April 02, 2020

Wright springs into coaching> Bangor’s All-American diver makes big splash at Texas A&M

Kevin Wright misses a lot about the state in which he spent most of his life. He doesn’t miss the weather.

Wright, a graduate of Bangor High School and the University of Maine, is now the head diving coach at Texas A&M University.

“On the first day of the ice storm, I was sitting in shorts and a T-shirt in my backyard,” Wright said from his office at the school’s College Station campus. “I don’t miss the deep winter but from a psychological standpoint it’s hard down here. There’s just a subtle transition between seasons. Sometimes I get homesick in the fall.”

Wright, a three-time diving All-American while at Bangor High, won’t be seeing any New England autumns in the near future – there’s too much work to do with his diving squad.

Wright may be one of the only diving coaches in the country to have his own program. He doesn’t answer to a swimming coach, as is the arrangement at most universities. He has his own budget which he uses to bring in experts to help him evaluate the program.

“It’s a wonderful situation,” said Wright, who has been at A&M for five years. “Historically, diving coaches have had to answer to the swimming coaches. It hasn’t allowed the profession to grow and this is a step in the right direction. I have the freedom to do what I know how to do.”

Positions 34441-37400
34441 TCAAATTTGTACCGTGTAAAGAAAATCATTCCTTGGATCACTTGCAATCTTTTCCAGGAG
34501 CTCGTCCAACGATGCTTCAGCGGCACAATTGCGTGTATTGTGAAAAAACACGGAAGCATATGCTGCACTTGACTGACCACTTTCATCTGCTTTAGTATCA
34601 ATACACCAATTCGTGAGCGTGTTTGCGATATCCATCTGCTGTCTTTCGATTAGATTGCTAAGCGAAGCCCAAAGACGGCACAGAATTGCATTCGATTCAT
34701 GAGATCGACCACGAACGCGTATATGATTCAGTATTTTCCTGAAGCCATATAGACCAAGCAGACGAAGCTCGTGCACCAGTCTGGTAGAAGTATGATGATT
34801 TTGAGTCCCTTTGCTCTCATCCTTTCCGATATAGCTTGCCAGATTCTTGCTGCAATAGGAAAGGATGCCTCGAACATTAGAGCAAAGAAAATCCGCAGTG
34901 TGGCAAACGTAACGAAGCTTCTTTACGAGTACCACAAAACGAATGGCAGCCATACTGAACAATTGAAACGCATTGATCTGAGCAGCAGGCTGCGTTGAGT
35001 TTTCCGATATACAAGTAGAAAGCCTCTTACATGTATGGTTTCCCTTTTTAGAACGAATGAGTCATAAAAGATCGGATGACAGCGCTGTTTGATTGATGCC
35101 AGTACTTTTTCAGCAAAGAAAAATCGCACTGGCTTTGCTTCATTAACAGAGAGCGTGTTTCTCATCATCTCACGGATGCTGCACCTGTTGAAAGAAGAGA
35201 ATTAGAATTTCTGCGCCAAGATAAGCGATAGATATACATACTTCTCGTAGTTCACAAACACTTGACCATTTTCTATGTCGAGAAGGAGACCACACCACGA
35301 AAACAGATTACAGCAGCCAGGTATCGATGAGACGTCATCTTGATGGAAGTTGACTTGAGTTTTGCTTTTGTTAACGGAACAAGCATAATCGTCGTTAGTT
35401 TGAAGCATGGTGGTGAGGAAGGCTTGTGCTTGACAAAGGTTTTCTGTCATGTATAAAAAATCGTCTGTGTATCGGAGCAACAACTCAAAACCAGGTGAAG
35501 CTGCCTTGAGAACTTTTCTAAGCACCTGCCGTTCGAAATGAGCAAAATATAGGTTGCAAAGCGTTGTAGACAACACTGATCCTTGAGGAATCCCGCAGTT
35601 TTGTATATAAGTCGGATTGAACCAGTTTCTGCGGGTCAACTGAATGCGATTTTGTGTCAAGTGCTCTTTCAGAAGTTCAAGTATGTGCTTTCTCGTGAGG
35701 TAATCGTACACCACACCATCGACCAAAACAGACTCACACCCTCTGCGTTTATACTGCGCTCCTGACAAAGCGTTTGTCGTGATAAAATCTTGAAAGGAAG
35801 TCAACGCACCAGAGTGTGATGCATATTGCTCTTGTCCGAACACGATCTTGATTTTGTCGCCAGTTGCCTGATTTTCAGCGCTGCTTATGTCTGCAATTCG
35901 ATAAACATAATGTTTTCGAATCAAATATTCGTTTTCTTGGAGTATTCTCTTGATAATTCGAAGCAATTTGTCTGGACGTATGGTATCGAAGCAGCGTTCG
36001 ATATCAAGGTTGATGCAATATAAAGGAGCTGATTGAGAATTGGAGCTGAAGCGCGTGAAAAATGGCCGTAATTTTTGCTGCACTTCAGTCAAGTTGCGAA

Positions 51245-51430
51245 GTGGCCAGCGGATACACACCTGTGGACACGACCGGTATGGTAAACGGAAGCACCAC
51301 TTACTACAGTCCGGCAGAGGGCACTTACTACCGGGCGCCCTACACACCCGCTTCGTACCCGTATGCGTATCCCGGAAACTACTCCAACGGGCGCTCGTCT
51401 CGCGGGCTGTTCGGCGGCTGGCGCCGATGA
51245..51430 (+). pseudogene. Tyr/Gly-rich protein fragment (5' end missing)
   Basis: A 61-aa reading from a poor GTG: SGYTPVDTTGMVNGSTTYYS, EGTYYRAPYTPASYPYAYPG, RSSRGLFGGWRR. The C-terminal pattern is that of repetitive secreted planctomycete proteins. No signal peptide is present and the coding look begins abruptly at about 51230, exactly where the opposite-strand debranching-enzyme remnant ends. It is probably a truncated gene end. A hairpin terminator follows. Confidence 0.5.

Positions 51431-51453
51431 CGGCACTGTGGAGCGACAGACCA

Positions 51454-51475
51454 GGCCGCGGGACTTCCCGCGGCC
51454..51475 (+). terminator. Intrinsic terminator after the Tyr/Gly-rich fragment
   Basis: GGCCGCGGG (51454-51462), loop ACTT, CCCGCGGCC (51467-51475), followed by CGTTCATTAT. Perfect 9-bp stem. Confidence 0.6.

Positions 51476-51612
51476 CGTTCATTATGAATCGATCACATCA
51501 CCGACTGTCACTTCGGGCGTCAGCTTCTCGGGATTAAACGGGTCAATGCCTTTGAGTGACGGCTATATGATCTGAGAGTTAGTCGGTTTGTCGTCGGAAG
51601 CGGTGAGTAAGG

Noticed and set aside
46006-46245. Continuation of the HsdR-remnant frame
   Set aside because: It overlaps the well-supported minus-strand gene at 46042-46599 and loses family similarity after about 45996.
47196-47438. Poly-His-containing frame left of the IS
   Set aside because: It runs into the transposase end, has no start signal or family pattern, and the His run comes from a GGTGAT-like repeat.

Using business skills that he picked up as an account executive at the John Harland Company, a check-printing company based in Atlanta with printing offices in Maine and several other states, Wright made the situation for himself.

While serving as the A&M diving coach supervised by the swimming coaches, Wright wrote up a proposal for an autonomous diving program, which he presented to the university administration. That was granted three years ago, when the school built a $12.9 million indoor facility.

Wright has also used his experiences as a collegiate diver to help him coach.

After his graduation from Bangor, Wright got a scholarship to dive for the successful program at Ohio State University. At OSU he earned All-America honors and dove against Olympic gold medalist Greg Louganis, then a student at the University of California-Irvine, at the 1980 NCAA championships at Harvard University.

Wright said the experience of competing against Louganis, who dominated collegiate diving in the early 1980s, has helped him in competition against his current rivals – the diving coaches at the University of Texas.

The A&M program, which is in the same Big 12 conference as Texas, has been successful of late. The Aggies have won four of the last six men’ conference titles.

Unprepared for the level of commitment that the OSU coaches asked from him, Wright returned to Maine.

“[OSU] was a very, very demanding program,” he said. “I came in without a clear vision of what was expected. There was a lot of frustration and unhappiness.”

Wright graduated from UMaine with a degree in physical education in 1983 and went to work for John Harland. But Wright said his experience at OSU has helped him understand what the members of his team go through when they first get to school.

“I talk to my recruits honestly,” he said. “I can draw directly on my own experiences. It wasn’t all bad. I was an All-American for Ohio State, so I was a part of that rich tradition. Being a part of that legacy helps me.”

One thing Wright won’t do now, however, is get into the pool.

“I don’t lead by example,” Wright said with a laugh. “I don’t think I’d look too good in a Speedo anymore.”

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